Oct 10, 2016 News
– tight-lipped on public figures who owe millions
Even as they develop a strategy to recover billions in outstanding debts, officials of the National Insurance Scheme (NIS) are tight-lipped about the many public figures that still owe the scheme.
In April, government released the report of the forensic audit conducted into the operations of NIS. The report was prepared by auditor Ramesh Seebaran. Seebaran said that over $2.5B remained outstanding by contributors who have not paid their dues but have been submitting monthly returns.
The report stated that several companies and businesses, many of which are no longer in existence, have not been making the payments.
The report also revealed that several public figures have over a lengthy period, remained indebted to the scheme.
Among those highlighted were Minister of Natural Resources, Raphael Trotman, former Attorney General Anil Nandlall, former Minister of Amerindian Affairs, Pauline Sukhai and another former Attorney General, Charles Ramson Snr.
It is hard to figure out why there is secrecy with NIS as it relates to how much it has received since that outstanding sum was made public.
In fact, several NIS officials declined to comment. Even Board members refused to comment saying that they do not “have the facts.”
However, an official confirmed to Kaieteur News that a chunk of the $2.5B remains outstanding and “prominent figures in society are still in arrears.”
The official said that management has prepared a list of all those who are in arrears, including companies and persons who are self-employed. This list has reportedly been presented to the Board, but needed some modifications.
The member confirmed that the board is currently awaiting an updated list. The list needed to be updated as NIS has been able to meet “settlement agreements” with a few companies and officials.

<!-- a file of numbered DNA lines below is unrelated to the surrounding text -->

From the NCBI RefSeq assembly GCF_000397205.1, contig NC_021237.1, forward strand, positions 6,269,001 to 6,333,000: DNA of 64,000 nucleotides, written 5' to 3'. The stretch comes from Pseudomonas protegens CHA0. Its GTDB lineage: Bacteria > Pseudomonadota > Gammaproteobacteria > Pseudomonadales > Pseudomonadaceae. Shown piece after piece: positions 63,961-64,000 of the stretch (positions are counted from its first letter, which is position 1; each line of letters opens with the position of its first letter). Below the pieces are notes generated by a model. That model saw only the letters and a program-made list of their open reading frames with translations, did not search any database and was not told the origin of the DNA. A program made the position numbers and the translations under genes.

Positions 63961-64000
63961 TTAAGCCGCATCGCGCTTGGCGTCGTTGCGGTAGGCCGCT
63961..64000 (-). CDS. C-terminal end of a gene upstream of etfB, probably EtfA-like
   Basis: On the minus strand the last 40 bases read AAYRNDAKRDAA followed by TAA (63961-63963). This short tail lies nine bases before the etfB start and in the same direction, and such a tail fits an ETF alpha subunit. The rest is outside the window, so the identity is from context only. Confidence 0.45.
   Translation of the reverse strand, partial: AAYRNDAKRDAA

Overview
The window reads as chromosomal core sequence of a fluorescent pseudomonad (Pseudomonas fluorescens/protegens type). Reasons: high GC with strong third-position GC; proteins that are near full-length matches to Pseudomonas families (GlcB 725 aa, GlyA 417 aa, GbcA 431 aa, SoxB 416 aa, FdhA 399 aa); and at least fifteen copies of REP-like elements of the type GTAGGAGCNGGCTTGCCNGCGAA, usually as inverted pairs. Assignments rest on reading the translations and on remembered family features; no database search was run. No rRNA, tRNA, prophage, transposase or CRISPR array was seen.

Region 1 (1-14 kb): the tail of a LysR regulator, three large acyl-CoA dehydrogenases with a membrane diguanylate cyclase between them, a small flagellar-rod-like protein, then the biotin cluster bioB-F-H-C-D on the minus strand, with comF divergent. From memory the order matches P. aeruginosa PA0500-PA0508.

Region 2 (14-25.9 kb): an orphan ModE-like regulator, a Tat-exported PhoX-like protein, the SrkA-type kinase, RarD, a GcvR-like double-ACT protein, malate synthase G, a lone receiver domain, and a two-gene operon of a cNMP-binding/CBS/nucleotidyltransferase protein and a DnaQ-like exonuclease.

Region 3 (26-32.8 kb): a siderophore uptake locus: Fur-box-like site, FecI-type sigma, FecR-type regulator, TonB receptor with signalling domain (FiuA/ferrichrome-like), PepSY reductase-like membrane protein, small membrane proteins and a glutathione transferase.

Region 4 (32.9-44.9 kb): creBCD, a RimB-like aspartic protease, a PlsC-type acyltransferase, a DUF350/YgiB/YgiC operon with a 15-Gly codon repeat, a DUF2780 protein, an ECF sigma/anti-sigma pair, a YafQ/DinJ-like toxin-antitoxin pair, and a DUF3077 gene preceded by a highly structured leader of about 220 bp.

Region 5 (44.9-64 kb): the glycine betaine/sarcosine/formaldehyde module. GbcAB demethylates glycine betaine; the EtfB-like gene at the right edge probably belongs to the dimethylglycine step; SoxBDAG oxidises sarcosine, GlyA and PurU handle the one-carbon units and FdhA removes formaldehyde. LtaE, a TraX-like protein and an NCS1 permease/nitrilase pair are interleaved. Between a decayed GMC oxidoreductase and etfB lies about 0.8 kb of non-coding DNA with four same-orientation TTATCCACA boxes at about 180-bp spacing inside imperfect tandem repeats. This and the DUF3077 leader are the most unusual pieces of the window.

Kaieteur News understands that Nandlall is among those who have reached a settlement. NIS has cut the interest attached to the sum he owed.
Nandlall had said that ignorance landed him into a $4.4M debt. According to Nandlall, he took it for granted that the government was making contributions for him.
He told Kaieteur News that he belatedly learnt that this was not the case and that he was expected to make his contributions personally.
Trotman owed $554,850 but settled his payments days after it was made public. Trotman said that he was not aware of the debt.
This was for his personal contributions whilst he was in law practice.
Sukhai has a debt of $1.6M and Ramson owes just over $1M.
The NIS official said that debt management is a real concern for the Board. It noted, “We have devised a strategy to deal with this but effectiveness will be another issue.”
The official said that in preparation for the 2017 Budget, “we saw the need to really look at debt management and try to put measures in place to bring in what is owed to us. We will work with each individual and each company to develop payment plans, etc. We are indeed trying.”
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